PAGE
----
Jonathan McPherson

From Bhamwiki
Jump to: navigation, search
1974 campaign ad for McPherson

Jonathan McPherson is pastor of St John Baptist Church in Edgewater, operator of the Scott-McPherson Funeral Home in Fairfield, and a former Miles College chemistry professor and Civil Rights activist.

McPherson and student Frank Dukes worked together to plan the 1962 Selective Buying Campaign and guarded homes in Dynamite Hill used as meeting places for leaders of the 1963 Birmingham Campaign. He, along with Dukes, U. W. Clemon and Shelley Millender delivered a petition in favor of desegregation to the Birmingham City Commission during a public meeting. He was jailed along with Martin Luther King, Jr and other protesters in April 1963.

Later that year, McPherson became the first African American to pass the patrolman examination given by the Birmingham Police Department. He also passed civil service examinations for firefighter, clerk, and deputy sheriff. His application to become a police officer was initially rejected because it was claimed he failed to appear for an interview (of which he claims never to have been notified). In October, Birmingham personnel director Ray Mullins told the Birmingham News that McPherson had failed a credit check (which he also denies). His application was ultimately rejected because he had moved to Hueytown. The department hired its first black officer, Leroy Stover, in 1966.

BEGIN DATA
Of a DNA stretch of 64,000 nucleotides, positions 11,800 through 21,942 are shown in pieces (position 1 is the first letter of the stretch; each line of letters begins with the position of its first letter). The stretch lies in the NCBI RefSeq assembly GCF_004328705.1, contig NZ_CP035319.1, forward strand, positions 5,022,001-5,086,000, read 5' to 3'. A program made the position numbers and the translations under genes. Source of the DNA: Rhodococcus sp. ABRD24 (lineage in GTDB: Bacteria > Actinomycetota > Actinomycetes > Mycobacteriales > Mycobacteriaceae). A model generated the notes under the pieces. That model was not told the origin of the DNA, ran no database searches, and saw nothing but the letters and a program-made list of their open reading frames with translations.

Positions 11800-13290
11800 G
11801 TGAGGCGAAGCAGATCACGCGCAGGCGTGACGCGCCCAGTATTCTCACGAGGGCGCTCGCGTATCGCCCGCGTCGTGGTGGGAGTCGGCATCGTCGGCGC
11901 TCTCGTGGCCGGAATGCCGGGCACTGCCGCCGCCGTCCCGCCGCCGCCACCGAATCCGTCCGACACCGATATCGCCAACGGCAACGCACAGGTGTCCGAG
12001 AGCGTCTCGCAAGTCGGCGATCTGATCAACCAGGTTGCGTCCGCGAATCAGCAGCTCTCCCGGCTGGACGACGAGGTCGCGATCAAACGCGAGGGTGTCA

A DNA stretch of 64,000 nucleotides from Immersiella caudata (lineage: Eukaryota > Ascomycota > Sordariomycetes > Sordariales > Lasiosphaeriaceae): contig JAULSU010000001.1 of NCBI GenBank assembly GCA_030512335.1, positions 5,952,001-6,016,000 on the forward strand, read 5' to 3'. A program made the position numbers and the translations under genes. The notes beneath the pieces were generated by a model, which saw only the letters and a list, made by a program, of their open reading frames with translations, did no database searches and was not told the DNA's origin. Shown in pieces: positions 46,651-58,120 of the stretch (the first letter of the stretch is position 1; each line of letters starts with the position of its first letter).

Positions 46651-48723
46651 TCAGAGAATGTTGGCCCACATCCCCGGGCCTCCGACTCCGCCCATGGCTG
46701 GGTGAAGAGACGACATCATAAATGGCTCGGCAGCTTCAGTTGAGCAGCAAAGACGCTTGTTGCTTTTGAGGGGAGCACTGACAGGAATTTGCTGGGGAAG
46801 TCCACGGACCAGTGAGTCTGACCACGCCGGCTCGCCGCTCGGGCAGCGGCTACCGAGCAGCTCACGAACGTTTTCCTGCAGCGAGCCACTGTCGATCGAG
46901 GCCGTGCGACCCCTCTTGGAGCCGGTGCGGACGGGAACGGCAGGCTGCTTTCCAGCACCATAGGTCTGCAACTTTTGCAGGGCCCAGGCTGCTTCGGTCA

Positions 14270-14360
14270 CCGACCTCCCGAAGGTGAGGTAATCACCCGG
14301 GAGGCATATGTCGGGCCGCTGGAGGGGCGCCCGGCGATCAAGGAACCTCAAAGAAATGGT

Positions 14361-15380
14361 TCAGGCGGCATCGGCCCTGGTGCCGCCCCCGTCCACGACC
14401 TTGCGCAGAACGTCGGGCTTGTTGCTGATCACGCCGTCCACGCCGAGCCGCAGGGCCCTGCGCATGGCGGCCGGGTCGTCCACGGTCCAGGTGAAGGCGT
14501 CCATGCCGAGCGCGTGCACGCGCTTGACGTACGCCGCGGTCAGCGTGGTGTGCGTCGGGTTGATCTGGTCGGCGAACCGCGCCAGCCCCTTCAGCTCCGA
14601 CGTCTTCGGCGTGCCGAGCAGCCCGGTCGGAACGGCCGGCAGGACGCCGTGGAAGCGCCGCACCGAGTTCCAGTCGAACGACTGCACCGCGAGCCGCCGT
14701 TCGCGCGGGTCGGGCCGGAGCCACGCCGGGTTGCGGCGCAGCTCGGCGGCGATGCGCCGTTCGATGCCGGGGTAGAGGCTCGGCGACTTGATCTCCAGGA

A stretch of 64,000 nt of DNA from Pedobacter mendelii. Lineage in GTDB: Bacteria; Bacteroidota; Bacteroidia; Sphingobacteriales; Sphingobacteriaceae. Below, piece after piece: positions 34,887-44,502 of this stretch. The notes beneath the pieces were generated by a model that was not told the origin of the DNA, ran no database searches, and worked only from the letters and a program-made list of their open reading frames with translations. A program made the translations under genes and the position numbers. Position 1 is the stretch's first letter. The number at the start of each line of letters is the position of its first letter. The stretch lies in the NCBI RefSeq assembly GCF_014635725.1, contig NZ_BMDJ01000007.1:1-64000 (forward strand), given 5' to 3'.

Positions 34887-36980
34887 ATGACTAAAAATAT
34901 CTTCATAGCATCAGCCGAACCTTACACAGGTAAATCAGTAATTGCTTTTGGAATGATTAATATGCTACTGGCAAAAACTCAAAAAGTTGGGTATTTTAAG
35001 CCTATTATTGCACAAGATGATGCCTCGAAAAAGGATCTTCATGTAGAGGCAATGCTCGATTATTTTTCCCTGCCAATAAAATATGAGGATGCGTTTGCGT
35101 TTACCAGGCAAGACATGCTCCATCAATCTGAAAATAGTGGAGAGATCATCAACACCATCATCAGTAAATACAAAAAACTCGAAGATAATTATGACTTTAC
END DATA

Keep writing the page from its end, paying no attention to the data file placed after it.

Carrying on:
A Ph.D. recipient, McPherson taught chemistry at Miles for 28 years and assumed operations of the Scott-McPherson Funeral Home in 1978.

McPherson ran for Jefferson County Commission in 1974, for the 7th Congressional District of Alabama in 1992, and to represent District 57 in the Alabama State House of Representatives in 2006. In 1992 McPherson ran on the Republican ticket, but supported Barack Obama in the 2008 election.


  • Gray, Jeremy (February 28, 2011) "Martin Luther King guard, Birmingham's Rev. Jonathan McPherson, working on memoir." The Birmingham News
  • Gray, Jeremy (October 31, 2013) "How a chemistry professor nearly became Birmingham's first black police officer in 1963." The Birmingham News